According to Villar and Cottle, “[h]uman rights groups contend that the AUC and Colombian armed forces have been responsible for approximately 90–95 percent of all politically-motivated killings, which have included massacres by chainsaw and other methods designed to terrorize the campesinos in rural areas under FARC control.”
As for the US request in the 1980s for the extradition of Medellín cartel kingpin Pablo Escobar for “conspiring to introduce cocaine into the United States via Nicaragua,” this allegation might have just as aptly been levied against other characters such as US Marine Lt Col. Oliver North, whose activity did not result in a collaborative assassination effort by the CIA, AUC, Cali Cartel, and Colombian police.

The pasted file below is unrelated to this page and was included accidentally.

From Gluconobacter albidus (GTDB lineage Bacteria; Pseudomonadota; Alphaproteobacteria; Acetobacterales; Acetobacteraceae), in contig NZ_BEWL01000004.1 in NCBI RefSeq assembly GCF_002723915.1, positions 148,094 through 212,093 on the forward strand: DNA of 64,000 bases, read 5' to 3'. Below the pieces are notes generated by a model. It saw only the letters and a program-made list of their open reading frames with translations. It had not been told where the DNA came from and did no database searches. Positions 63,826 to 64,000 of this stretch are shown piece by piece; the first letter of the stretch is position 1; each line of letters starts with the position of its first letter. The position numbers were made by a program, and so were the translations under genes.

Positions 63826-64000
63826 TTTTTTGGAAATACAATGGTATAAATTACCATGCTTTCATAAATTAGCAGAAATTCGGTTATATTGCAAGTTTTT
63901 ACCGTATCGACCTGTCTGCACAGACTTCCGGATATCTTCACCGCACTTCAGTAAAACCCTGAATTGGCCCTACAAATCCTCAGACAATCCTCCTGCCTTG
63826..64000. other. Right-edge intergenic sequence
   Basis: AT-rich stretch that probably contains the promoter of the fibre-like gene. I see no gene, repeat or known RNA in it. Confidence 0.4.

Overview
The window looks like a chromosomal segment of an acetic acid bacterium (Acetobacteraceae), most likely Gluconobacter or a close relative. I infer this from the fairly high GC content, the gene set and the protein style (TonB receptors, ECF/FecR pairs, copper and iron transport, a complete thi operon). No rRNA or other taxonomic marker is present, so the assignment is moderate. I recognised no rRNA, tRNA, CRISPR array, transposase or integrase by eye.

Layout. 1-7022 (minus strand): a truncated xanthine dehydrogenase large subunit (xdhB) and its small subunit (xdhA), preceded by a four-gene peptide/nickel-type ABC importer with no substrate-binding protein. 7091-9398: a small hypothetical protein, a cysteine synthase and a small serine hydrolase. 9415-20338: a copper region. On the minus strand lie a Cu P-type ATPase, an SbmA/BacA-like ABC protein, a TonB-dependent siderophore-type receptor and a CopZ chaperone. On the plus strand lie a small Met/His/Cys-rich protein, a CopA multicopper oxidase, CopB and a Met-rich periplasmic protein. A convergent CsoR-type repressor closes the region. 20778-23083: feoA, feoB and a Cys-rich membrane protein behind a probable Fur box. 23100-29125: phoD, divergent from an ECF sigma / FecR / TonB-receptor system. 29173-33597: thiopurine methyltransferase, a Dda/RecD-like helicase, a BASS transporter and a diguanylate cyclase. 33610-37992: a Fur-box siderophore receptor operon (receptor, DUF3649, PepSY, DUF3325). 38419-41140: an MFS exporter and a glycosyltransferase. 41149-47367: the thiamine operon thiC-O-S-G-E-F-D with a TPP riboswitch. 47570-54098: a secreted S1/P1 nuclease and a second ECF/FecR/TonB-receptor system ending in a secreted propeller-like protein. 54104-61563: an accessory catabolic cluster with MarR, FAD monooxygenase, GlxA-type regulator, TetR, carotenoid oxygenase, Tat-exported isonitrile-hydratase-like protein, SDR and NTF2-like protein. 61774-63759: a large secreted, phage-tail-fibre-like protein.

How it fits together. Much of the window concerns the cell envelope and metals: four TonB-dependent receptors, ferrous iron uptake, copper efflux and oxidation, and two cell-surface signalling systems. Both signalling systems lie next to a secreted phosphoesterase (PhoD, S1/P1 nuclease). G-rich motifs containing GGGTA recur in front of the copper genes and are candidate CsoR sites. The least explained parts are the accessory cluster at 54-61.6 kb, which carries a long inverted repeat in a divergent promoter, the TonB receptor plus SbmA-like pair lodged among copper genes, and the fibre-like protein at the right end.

You Cannot Mention Monsanto!
When Amelia and I met Milber in 2009, his parents had just acquired a coca plot after failing to make ends meet with less lucrative crops.
Other farming families in the area described additional obstacles to diversifying away from coca, such as repeated US-sponsored aerial fumigation of sugar cane, banana, and corn crops.
Fumigated children, livestock, and water supplies were also reported.
Journalist Jeremy Bigwood has investigated the toxic effects of fumigation for CorpWatch, drawing attention to a revealing episode in 2001 in which a recalcitrant US senator — who had criticized military aid to Colombia and the dangerous inaccuracy of fumigation — was hauled down to the South American nation for an honorary cropduster flyover that was intended to negate his concerns.
Bigwood quotes the senator’s spokesman on the resulting spectacle: “On the very first flyover by the cropduster, the US Senator, the US Ambassador to Colombia, the Lieutenant Colonel of the Colombian National Police, and other Embassy and congressional staffers were fully doused — drenched, in fact” — with the herbicide Roundup, a product of the US-based biotech giant Monsanto, former manufacturer of the infamous defoliant Agent Orange.